London property prices expected to fall over next three months

·Finance and policy reporter
·3-min read
A crow sits on Westminster Bridge at dawn, in London, Britain, December 12, 2017. REUTERS/Clodagh Kilcoyne
A crow sits on Westminster Bridge at dawn. Photo: REUTERS/Clodagh Kilcoyne

Most surveyors and estate agents expect London property prices to fall over the next three months, according to a leading survey.

The outlook for the capital marks a contrast to the UK as a whole, where a majority of industry figures expect sales and prices to continue to rise.

A poll released by the Royal Institute of Chartered Surveyors (RICS) on Thursday suggests Britain’s property boom is largely holding up, despite increased coronavirus restrictions, record high redundancies and rising mortgage interest rates.

Many estate agents and surveyors said a boom in interest in moving since the first nationwide lockdown continued to fuel the market, on top of stamp duty cuts in England and Northern Ireland. Some reported demand so high it was causing delays processing transactions.

The number of people looking for new homes and of homeowners putting properties on the market both rose for a fifth month in October, according to RICS. Agreed sales continued to rise, and several estate agents and surveyors said they had seen a record month of business.

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“The housing market remains very busy and despite the second national lockdown, the sense is that this will persist over the coming months and into the new year,” said Simon Rubinsohn, RICS chief economist.

Predictions of an imminent slump since the pandemic hit have proved wide of the mark so far, but the market is still widely expected to see a slowdown longer-term as Britain’s economic crisis eventually spills over into the housing market.

Price expectations for the next three months by region, with figures above 0 showing most RICS members expect growth and below 0 showing most expect decline. Chart: RICS
Price expectations for the next three months by region, with figures above 0 showing most RICS members expect growth and below 0 showing most expect decline. Chart: RICS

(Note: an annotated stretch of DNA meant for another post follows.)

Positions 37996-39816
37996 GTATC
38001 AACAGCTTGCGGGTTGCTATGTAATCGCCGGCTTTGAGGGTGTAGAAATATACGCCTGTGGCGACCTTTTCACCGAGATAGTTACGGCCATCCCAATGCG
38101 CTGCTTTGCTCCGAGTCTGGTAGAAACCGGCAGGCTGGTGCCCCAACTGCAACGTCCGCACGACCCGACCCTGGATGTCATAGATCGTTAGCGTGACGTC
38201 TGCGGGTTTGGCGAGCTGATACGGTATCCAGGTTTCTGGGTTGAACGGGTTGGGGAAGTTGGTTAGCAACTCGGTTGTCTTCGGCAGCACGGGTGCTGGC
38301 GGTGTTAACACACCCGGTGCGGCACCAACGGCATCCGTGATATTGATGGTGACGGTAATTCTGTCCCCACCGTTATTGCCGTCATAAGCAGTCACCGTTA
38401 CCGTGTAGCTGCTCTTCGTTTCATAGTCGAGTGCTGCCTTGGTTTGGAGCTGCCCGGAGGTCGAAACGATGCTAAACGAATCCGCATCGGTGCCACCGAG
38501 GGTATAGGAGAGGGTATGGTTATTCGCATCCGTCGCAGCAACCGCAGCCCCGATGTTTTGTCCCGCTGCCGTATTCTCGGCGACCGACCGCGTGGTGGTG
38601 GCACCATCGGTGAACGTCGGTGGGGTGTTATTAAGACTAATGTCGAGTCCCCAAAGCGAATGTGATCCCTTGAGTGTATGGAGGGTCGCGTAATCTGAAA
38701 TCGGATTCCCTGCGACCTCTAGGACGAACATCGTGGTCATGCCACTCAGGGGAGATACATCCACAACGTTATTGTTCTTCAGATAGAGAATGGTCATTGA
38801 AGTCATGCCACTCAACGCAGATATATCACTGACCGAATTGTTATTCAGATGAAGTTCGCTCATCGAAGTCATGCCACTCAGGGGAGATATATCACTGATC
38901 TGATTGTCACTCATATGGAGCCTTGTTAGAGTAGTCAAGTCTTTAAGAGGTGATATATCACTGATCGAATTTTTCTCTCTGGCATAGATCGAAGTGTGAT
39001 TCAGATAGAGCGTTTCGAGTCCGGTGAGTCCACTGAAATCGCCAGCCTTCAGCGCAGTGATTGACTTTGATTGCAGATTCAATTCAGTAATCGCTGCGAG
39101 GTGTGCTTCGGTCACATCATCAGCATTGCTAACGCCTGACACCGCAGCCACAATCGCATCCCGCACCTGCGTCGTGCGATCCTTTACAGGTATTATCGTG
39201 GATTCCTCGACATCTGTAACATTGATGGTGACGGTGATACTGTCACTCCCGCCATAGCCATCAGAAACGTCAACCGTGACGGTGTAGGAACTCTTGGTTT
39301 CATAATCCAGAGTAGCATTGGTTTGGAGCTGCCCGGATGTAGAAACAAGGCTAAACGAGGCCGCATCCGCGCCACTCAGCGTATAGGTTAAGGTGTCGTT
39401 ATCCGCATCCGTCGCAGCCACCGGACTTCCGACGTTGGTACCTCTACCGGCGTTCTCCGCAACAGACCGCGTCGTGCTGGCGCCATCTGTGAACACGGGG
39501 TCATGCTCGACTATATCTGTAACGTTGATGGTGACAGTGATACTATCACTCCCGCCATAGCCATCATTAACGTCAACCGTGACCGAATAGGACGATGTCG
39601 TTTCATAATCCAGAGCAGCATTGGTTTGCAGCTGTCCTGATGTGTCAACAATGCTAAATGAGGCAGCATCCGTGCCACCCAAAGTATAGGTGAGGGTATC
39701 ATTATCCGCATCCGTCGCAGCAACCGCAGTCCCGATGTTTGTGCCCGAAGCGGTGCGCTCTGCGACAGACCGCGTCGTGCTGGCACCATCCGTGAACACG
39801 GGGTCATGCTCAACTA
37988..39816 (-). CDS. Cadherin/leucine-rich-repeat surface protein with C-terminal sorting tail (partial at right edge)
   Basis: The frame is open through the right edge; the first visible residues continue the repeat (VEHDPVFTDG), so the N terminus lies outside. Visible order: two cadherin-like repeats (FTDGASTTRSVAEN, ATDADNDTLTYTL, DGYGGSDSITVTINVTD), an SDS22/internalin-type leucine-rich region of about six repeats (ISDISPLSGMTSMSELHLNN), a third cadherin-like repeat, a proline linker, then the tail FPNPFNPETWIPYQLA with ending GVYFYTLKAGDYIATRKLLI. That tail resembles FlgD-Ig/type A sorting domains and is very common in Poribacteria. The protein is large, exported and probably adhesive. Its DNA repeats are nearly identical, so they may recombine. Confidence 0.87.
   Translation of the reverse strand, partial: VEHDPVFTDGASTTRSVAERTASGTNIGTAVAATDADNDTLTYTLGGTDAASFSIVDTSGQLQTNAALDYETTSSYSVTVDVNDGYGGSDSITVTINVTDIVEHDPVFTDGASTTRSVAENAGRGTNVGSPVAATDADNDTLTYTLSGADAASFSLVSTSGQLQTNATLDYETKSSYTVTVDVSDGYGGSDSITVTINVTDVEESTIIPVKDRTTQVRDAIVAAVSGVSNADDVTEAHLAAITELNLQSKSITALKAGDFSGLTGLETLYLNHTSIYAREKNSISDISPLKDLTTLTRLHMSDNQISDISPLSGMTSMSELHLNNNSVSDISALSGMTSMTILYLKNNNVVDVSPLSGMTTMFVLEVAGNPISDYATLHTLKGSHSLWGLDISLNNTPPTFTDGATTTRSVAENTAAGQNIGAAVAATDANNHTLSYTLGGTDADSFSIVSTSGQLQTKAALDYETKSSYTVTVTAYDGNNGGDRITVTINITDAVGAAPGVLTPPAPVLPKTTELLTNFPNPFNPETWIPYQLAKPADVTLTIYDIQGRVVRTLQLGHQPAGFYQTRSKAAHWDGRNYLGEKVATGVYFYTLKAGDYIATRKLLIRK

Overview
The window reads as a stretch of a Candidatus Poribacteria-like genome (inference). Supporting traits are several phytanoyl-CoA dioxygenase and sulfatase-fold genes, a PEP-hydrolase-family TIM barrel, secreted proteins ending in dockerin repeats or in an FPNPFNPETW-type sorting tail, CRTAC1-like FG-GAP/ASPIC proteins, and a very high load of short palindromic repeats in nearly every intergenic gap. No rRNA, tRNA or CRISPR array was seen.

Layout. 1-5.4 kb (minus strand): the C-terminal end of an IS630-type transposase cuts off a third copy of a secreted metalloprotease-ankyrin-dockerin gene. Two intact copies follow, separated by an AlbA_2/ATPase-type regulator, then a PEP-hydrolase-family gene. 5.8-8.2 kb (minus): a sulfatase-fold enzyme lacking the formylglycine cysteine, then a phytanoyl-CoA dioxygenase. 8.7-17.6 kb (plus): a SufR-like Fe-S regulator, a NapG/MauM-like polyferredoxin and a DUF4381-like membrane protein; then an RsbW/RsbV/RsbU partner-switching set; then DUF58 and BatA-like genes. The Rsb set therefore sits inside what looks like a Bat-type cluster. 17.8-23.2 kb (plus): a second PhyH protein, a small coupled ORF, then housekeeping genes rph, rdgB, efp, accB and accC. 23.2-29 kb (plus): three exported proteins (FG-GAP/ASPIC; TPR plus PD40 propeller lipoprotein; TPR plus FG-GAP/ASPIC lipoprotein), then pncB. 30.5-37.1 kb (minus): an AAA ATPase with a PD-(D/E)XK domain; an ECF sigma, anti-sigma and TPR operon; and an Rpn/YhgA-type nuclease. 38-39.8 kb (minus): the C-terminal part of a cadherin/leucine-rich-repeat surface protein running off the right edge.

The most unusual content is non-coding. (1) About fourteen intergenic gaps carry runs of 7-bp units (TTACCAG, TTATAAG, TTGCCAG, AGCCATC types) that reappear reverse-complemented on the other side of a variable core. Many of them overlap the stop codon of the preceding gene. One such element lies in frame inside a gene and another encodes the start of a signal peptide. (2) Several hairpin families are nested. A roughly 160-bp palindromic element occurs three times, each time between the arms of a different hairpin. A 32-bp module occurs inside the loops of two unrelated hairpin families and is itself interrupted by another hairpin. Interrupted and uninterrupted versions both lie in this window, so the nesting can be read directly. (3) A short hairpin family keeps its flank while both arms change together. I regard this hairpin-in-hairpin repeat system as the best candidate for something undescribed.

The property market secured an exemption from England’s new lockdown, but there are some signs of the boom already starting to fray. “Purchasers have been spooked,” said

RICS analysts assess the market by subtracting the number of members giving negative responses from the number reporting positive ones, providing a ‘net balance’ figure on various questions.

The headline figure on near-term price expectations among London members was positive in August (+15) and September (+9), but turned negative in October (-17). It was the only English region other than the East Midlands where most members expect declines, with gains also expected in Scotland, Wales, and Northern Ireland.

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“Whether mortgage valuations or lockdown contributed is the question but purchasers have been spooked,” said John King, a chartered surveyor at Andrew Scott Robertson estate agents in south-west London.

“What appeared to be an active start to the month has slowed while the market assesses the immediate future. Reductions are being sought throughout resulting in a delicate balance with most vendors resisting leading to a slowdown in sales.”

Mac Lal, managing director of another London property firm, Macneel & Partners, noted: “Terrible market - too many flats that are empty and not selling in central London.”

Several RICS members commented on the gap between weaker city centre demand and stronger interest in suburban areas in London, Birmingham and Manchester.

Many nationally were cautious about the longer-term future, and noted growing uncertainty in the market. John Reeves of the Helmsley Group property investment company said: “Who knows what is going to happen, everything is a mess. Lockdowns are a nightmare.”

It comes after analysis by Moneyfacts on Monday suggested average interest rates on two- and five-year mortgage deals rose for a fourth month in October. Many lenders have hiked rates and curbed availability, in a sign they fear more borrowers could struggle to pay in a bleak economic environment.

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